said, that's what many packagers - including myself - already do
within the current system.)
> The bootable base would change based on Fedora's needs. Perhaps we
> decide want to new kernels (again sorry for my failings in this field)
> every 6 months to introduce new drivers and hardware support. Someone
> who wants faster can self-build for their community/needs more
> frequently or a hardware vendor might want a kernel that doesn't
> change as often and is backported. Fedora may not build the whole
> range here either.
> > > I'd push Brendans' concept further and suggest that we try to
> > > eliminate as many of the compilers, libraries and core system tools as
> > > possible from this bootable-base so that those can iterate at their
> > > own speed, perhaps 4 year for a laptop vendor and 30 day for a
> > > experimental ARM device. Fedora as a project might not build output
> > > for the whole range, but a build system that allowed us to help others
> > > be successful would be a huge help here.
> > Again what do you even mean by eliminate the compilers? Also how do we
> > not change something core, such as a compiler, for 4 years while also
> > change it every 30 days?
> "Eliminate the compilers" was meant to mean, make them modules or
> non-bootable base components as much as possible. I realize that for
> something like glibc that can be hard to impossible and for things
> like Fortran a non-issue.
> Communities have different needs, and every time we freeze or force
> change we create challenges for those needs to be met. My point is
> that by keeping our base to the "light up the machine level (another
> hated idiom) and get containers/flatpaks/etc running" we can allow the
> builder to focus on their community's needs or the user to get their
> own too-fast/too-slow balance.
> What I'd like to forego is the long "what is base" conversation.
> pull it back to what does it take to boot the machine and get
> containers/flatpaks/modules running. Everything after that should be
> flexible, even if we put down requirements and rules for the use cases
> we want to tackle and the pieces we build and deliver.
> > > I recognize that I, like most people, see the world through the lens
> > > of my specific use case, but remember, "Fedora creates an innovative
> > > platform for hardware, clouds, and containers that enables software
> > > developers and community members to build tailored solutions for their
> > > users." As long as we don't block a use cases arbitrarily and we
> > > leave room for that innovation and service we are doing the right
> > > thing. The debate about what use cases should be done fully by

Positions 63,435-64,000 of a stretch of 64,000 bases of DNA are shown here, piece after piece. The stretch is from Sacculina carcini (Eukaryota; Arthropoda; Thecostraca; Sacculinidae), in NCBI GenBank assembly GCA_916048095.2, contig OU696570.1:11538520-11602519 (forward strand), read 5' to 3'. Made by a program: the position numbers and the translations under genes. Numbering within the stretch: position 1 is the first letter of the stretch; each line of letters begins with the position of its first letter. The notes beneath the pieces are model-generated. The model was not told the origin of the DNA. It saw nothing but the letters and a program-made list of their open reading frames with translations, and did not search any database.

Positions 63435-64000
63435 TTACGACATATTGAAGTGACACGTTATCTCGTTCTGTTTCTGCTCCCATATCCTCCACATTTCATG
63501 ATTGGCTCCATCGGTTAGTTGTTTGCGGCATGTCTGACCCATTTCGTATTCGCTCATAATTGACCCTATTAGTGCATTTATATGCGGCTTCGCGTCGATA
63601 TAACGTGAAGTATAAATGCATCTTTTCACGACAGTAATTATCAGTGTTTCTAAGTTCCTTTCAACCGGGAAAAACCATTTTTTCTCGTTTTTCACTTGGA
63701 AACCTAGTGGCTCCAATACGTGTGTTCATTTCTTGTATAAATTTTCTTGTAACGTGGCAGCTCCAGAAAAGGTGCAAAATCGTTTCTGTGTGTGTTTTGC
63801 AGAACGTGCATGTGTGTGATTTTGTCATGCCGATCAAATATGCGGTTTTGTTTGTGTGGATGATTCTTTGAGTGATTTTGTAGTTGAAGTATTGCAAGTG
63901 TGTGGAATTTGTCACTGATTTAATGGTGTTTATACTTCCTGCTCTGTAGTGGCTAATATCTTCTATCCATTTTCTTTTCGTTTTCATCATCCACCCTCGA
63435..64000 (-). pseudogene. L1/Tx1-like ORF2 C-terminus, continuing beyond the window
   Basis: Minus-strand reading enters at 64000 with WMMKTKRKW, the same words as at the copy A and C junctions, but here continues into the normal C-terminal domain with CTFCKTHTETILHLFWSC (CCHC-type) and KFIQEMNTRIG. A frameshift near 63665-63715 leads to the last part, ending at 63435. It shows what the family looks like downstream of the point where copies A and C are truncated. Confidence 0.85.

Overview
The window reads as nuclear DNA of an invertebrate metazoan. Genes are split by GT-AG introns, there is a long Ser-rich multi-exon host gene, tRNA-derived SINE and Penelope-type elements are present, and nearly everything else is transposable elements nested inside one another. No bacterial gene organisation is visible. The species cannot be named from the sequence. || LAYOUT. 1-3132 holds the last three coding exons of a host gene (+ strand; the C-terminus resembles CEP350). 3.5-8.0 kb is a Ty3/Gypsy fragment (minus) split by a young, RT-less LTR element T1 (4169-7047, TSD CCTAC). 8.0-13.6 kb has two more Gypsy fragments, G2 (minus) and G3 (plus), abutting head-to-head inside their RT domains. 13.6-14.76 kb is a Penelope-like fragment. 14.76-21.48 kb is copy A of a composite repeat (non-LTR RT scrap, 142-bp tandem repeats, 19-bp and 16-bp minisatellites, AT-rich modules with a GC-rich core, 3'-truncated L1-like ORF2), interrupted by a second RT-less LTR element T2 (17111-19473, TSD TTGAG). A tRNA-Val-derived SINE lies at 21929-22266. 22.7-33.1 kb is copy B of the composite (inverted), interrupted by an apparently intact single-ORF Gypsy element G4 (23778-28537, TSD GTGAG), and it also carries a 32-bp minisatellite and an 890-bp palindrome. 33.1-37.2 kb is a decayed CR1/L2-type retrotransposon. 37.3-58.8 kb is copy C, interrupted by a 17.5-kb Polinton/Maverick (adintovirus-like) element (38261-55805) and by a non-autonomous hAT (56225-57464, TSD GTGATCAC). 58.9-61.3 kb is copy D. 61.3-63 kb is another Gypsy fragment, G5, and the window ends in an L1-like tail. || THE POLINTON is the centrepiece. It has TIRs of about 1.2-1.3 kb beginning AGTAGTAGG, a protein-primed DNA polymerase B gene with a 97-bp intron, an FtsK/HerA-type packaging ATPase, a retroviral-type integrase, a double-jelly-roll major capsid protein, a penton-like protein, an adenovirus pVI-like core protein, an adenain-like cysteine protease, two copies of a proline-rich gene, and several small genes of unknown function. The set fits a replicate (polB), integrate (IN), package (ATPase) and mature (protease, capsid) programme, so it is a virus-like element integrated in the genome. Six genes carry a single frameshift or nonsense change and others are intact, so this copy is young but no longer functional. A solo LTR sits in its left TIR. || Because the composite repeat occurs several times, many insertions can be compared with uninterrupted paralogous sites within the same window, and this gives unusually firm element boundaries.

> > > Fedora, enabled for a SIG/WG via our build system or done externally
> > > by those using only the parts that make sense for them is a separate
> > > debate.
> > I agree on some of your points above, but TBH most of it reads like
> > some form of marketing coolaid!
> Marketing Koolaid (in the interesting and love sense, not the
> pejorative) would be really good for Fedora right now, if we want
> increased adoption and contribution. Flexibility to allow our mission
> statement to keep being true is critical. I fully admit that my
> skills are not in distribution building and that you and others in
> this thread have those skills in greater capacity than I do. But I
> don't hear anyone starting from the premise of our mission statement
> and then moving forward. I feel like a build/distribution focused on
> easing the build process and ability to provide across the full
> too-fast/too-slow spectrum, even if we as a project don't fill the
> whole spectrum, is crucial to Fedora's ongoing success.
> > Also it does account at all for any and/or all of the resources that
> > we'd need to even enact some of this, even if it's possible?
> > > 0: Builder's desires are the desires of the person who put the entire
> > > system together to fulfill the needs of their community per our
> > > mission statement. If my mythical llama herders need the oldest Libre
> > > Office possible but the newest Rust packaging and whatever random
> > > version of httpd that Fedora deems "stable", then that is what I
> > > desire, even if the upstream or other non-llama herding users desire
> > > something different. However, I'd also push that we should try to
> > > reach a point where if a llama herder for non-llama reasons needs a
> > > different httpd, they can just enable and use it (using the language
> > > of modularity). In case it isn't clear, the "builder's
> > > includes the goals of every current lab, spin, and edition, separately
> > > and where appropriate together.
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> Brian (bex) Exelbierd | bexelbie(a)redhat.com | bex(a)pobox.com
> Fedora Community Action & Impact Coordinator
> @bexelbie | http://www.winglemeyer.org